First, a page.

Friday, February 21, 2014

Group Power!

Get any collection of writers together and odds are someone's going to start talking about a writing or critique group. There's a reason for this--and not just because 'critique group' sounds prestigious and makes us feel good.

Critique groups (or partners) are, honestly, invaluable to the writing process. It's a rare author who can make it through the publishing process without help before the manuscript gets to an agent or editor. And, if you're lucky (like the three of us at Beyond the Trope), sometimes your critique partners can become good friends, too. Writing is a mostly solitary craft--we spend days working on our stories in solitude--but sometimes even we of the Order of Introverted Creators have to come out of our shells sometimes, and a critique group is a great way to do it.

For example, our critique group met last night and looked over a short story I'm going to submit to an anthology next week. While it's nerve-wracking and sometimes painful to put my work in front of others, I got some amazing feedback on aspects of the piece that I hadn't even considered. I'm not really sure there's anything more valuable than another set (or three) of eyes looking over your work.

And if you're one of those people who's afraid of other people stealing your work or leaking it or whatever, check out organizations like Rocky Mountain Fiction Writers, which organizes several reputable critique groups of published and "pre-published" authors and maybe move onto your own from there.

Though, to be honest, unless you're plastering your work on the internet, odds are no one's going to run with it (all of us writers have our own work, after all). If you want to talk about plastering your work on all over the web, talk to Giles about his experiences with online feedback. I much prefer in-person critique groups, myself.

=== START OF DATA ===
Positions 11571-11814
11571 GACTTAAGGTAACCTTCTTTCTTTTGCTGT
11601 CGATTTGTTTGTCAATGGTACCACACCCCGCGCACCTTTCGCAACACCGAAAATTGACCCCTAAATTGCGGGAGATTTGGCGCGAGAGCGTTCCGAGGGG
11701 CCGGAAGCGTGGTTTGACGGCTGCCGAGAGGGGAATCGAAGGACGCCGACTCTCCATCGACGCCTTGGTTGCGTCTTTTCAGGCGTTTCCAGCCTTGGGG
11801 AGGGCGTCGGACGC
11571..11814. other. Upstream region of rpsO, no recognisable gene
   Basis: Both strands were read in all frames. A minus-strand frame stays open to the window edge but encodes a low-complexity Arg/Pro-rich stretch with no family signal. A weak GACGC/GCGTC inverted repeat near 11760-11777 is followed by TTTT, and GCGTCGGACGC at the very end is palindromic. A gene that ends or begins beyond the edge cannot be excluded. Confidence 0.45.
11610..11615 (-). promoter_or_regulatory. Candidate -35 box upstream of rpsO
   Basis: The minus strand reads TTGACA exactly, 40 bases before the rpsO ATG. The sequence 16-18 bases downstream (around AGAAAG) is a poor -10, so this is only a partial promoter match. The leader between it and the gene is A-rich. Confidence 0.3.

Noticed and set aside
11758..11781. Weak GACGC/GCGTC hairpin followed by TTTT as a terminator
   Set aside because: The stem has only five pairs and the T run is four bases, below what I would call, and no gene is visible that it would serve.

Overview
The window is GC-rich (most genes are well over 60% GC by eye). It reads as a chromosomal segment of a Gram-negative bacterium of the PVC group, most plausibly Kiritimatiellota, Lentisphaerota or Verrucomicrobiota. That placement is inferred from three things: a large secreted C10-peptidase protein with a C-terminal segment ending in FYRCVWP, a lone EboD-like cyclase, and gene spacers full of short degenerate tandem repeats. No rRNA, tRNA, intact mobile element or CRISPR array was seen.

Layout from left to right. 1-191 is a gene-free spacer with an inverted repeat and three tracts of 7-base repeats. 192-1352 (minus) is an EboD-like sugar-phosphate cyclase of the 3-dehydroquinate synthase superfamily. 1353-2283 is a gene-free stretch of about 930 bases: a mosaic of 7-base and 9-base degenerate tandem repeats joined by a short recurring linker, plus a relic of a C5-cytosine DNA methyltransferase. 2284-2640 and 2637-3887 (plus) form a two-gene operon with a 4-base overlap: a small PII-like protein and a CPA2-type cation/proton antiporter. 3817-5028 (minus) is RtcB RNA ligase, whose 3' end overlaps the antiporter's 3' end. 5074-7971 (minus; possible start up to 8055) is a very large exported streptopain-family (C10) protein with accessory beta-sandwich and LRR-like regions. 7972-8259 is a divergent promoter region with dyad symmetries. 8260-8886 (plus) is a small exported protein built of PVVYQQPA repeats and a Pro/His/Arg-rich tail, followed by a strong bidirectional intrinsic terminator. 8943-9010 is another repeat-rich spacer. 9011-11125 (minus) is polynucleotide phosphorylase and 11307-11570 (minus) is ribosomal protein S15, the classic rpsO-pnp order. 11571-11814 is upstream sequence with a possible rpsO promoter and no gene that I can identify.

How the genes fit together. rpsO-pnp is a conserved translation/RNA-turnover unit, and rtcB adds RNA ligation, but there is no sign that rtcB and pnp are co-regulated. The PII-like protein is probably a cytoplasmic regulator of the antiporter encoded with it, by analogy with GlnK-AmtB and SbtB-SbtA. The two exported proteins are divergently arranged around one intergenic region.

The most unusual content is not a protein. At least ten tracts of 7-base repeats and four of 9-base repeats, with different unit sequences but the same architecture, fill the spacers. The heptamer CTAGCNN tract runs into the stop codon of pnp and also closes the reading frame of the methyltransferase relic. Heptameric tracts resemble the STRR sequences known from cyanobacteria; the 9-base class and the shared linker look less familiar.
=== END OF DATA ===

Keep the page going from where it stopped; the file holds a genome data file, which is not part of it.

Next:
So, long story short--I highly recommend joining a critique group if you're a writer and haven't already. Take some time looking for one that jives well with you. You never know; you might wind up one day doing a podcast with the folks you meet in group!

 No, I'm not Edward Elric's long-lost cousin. I'm Beyond the Trope's own super cyborg halfling of sass and occasional good advice. Call me Emily, and you can find me at or in one of several different fantasy worlds I've created. Good luck finding the right one--I'm not even sure I know any more.


  1. My critique group is called Raintree Writers, and I don't know what I'd do without them (except maybe tear out all my hair in frustration). We enjoy a good mix of genres and personalities and critiquing styles, so there's never a dull moment.

    1. That's great, Patricia! Our group is all speculative fiction--which has its pros and cons. But it's really true--critique groups are amazingly helpful.